5WPR CEO With Risks & Digital Marketing

Ronn Torossian, CEO, 5WPR 

In 2017, a ski resort located in Utah, Snowbird Ski Resort, received a negative review online. The review lamented the difficulty of the slopes, and user Greg from Los Angeles wrote that the tracks were “too advanced”. Instead of hiding behind this negative review or ignoring it, however, the resort took a risk. It created an entire advertising campaign around this review.Soon, print materials were released that simply showed a photo of the ski slope with the words Not for beginners printed underneath. The campaign quickly went viral and was complimented by media outlets such as AdWeek for its ingenuity and, yes, the risk the resort was willing to take. 

The following year, the state of Nebraska launched a new marketing campaign in hopes of driving up visitor traffic. They also went all-in on the idea of honesty being the best policy, creating the slogan “Honestly, it’s not for everyone” to adorn the marketing materials. The campaign admitted that Nebraska didn’t have all the frills and attractions that other, more tourist friendly destinations might offer. 

But, the tourism bureau said, it was just right for some adventurous folks.  This policy of honesty is a risk, as odd as this sounds. In most traditional campaigns, the best, most attractive or beneficial features of a product, place, or service are typically what is played up the most. After all, why would a potential customer want to see anything negative? Isn’t that counter productive?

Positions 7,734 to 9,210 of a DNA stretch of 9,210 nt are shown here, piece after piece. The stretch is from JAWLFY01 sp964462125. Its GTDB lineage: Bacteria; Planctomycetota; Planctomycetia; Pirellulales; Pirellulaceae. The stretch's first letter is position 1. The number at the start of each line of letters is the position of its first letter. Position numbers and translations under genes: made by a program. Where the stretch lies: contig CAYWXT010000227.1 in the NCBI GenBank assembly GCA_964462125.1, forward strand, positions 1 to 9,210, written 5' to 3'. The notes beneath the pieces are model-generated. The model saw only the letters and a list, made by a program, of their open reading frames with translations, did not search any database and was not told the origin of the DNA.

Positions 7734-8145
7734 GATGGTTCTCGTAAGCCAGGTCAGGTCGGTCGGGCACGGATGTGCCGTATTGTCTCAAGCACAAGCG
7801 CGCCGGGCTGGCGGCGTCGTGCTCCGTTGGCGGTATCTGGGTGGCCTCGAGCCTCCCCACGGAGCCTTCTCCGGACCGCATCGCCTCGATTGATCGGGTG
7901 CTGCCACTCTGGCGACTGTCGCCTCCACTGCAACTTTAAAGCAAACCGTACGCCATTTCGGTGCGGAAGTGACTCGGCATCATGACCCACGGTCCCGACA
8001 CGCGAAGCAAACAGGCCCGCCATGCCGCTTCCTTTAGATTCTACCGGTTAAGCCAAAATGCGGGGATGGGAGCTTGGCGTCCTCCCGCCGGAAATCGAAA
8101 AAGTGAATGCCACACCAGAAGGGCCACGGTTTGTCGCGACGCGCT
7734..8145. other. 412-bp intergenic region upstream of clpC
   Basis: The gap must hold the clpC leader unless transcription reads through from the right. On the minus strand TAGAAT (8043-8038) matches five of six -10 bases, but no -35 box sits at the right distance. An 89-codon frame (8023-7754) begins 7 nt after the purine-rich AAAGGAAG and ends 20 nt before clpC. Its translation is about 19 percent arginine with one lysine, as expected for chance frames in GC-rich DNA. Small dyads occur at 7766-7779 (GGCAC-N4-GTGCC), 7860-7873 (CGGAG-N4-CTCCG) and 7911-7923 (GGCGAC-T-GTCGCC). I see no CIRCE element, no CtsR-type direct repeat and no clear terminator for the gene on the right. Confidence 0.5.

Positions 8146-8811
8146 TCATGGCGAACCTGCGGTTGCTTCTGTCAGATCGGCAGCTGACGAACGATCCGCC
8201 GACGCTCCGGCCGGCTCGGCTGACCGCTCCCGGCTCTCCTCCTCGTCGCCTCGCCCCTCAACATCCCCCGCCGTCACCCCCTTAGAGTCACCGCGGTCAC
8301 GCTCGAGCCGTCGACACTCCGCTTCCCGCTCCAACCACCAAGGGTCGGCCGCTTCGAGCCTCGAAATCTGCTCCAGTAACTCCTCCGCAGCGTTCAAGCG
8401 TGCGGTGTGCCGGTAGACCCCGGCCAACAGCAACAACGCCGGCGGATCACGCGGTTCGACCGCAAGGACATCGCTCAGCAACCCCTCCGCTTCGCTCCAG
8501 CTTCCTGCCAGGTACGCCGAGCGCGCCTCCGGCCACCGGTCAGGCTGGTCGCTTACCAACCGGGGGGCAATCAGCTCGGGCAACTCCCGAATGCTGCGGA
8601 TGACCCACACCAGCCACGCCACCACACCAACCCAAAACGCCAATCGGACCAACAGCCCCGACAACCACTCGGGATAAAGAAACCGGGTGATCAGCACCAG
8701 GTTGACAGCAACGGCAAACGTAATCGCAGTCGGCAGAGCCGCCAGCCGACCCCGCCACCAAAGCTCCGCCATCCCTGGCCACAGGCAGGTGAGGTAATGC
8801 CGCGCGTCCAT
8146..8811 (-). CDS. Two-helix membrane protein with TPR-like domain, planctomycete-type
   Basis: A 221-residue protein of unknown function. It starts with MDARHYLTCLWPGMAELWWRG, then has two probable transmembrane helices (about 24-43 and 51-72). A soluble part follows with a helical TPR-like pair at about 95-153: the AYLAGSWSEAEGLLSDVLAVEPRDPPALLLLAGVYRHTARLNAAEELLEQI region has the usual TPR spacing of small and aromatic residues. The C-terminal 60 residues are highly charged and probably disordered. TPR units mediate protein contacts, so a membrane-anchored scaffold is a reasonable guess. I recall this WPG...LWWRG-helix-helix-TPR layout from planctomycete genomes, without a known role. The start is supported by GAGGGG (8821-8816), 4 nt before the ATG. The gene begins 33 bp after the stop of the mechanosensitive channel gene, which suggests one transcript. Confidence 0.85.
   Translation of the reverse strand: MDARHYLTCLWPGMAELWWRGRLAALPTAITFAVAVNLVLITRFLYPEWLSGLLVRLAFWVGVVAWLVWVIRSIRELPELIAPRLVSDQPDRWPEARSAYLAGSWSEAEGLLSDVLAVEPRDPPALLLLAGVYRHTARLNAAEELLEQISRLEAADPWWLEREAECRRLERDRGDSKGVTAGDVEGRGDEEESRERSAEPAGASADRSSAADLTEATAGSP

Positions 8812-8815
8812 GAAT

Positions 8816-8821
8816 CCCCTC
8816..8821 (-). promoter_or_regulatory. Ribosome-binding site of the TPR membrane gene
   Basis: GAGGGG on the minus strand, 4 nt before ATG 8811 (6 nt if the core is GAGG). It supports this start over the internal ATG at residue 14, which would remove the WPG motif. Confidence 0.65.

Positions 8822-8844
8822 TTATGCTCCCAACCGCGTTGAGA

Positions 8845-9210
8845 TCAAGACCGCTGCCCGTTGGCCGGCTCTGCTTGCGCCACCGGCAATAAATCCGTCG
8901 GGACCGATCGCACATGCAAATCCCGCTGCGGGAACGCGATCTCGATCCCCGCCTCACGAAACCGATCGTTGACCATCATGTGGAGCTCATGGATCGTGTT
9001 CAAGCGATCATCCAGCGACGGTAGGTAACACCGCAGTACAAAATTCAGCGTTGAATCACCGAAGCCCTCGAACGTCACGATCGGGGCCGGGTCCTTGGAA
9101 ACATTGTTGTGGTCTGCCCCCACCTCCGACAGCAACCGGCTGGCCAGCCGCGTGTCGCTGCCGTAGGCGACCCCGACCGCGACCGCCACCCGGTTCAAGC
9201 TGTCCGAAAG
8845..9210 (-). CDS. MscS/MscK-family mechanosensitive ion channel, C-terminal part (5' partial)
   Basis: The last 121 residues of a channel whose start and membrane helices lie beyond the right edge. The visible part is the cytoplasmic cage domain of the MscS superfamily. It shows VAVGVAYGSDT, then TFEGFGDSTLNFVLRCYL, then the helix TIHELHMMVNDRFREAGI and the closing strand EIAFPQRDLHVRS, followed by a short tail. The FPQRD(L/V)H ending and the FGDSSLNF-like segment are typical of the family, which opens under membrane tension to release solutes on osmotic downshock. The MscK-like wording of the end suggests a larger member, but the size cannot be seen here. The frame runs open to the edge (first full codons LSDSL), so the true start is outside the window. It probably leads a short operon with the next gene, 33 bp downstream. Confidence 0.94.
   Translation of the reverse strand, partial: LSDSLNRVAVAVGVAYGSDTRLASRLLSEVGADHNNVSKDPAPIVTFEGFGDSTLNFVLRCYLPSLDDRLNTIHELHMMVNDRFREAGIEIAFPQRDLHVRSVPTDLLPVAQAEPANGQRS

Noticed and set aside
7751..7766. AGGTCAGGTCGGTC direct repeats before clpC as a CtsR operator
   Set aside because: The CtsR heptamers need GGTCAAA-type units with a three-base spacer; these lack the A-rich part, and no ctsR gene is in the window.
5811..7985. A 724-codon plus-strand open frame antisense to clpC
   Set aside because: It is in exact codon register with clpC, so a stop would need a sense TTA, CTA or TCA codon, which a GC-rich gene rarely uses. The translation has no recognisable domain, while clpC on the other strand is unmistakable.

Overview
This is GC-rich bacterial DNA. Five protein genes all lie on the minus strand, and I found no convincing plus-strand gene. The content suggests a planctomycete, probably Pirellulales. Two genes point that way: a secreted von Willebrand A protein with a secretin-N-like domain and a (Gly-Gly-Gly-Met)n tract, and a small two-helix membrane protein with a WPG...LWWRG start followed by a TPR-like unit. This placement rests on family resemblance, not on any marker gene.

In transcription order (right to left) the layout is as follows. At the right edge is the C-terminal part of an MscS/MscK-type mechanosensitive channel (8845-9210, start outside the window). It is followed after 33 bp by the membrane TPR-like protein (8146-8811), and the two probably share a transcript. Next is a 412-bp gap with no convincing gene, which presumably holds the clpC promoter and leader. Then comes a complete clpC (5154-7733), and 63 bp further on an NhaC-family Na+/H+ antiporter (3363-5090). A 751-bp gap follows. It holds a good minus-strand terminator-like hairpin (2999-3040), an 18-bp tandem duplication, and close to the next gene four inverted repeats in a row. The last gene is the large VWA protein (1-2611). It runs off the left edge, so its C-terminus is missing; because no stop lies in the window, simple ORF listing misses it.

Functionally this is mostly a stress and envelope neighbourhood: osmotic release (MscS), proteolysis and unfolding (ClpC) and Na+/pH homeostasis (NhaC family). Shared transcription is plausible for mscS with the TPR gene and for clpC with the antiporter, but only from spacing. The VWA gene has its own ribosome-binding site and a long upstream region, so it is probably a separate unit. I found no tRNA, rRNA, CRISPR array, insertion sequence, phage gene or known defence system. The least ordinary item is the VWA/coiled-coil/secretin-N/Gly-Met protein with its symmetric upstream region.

Not always. 

Risk is not always something to avoid. Of course, not every risk will pay off, but by measuring the associated risk with the potential benefits can often yield some eye-opening results. By measuring precedent — look at case studies of similar campaigns that have been well-received — digital marketing professionals can make a case for an edgy or otherwise “risky” campaign effort. 

Of course, this goes back to the foundational concept of knowing a brand’s audience. An audience that’s more open-minded, has a sense of humor, or is generally well-mannered will be more receptive than an audience with very strict beliefs and guidelines they prefer to adhere to. Any brand has a target demographic of customers. How will they respond to a different type of campaign? 

One way to find this out before jumping ahead full steam is to utilize A/B testing. By selecting a smaller, but still measurable, group of target audience members to test content in front of, marketers can assess and adjust the campaign as needed. These results are key to determine the ongoing impact and the benefit of running such a campaign. 

Perhaps the A/B test will reveal that the risk likely won’t pay off and could, instead, be damaging. Or, the test could reveal that the risk might actually be the gold mine the business has been seeking. Conducting the necessary tests and research is key to getting a risk right. But don’t shy away from a bit of extra legwork, as both the Snowbird Ski Resort and the state of Nevada will tell you that their risks paid off in a big way.


Ronn Torossian is CEO of 5WPR, a leading PR agency. He recently presented at Harvard Business School on crisis PR.About the Author: Ronn Torossian is CEO of 5WPR, a leading PR agency.  He recently presented at Harvard Business School on crisis PR.

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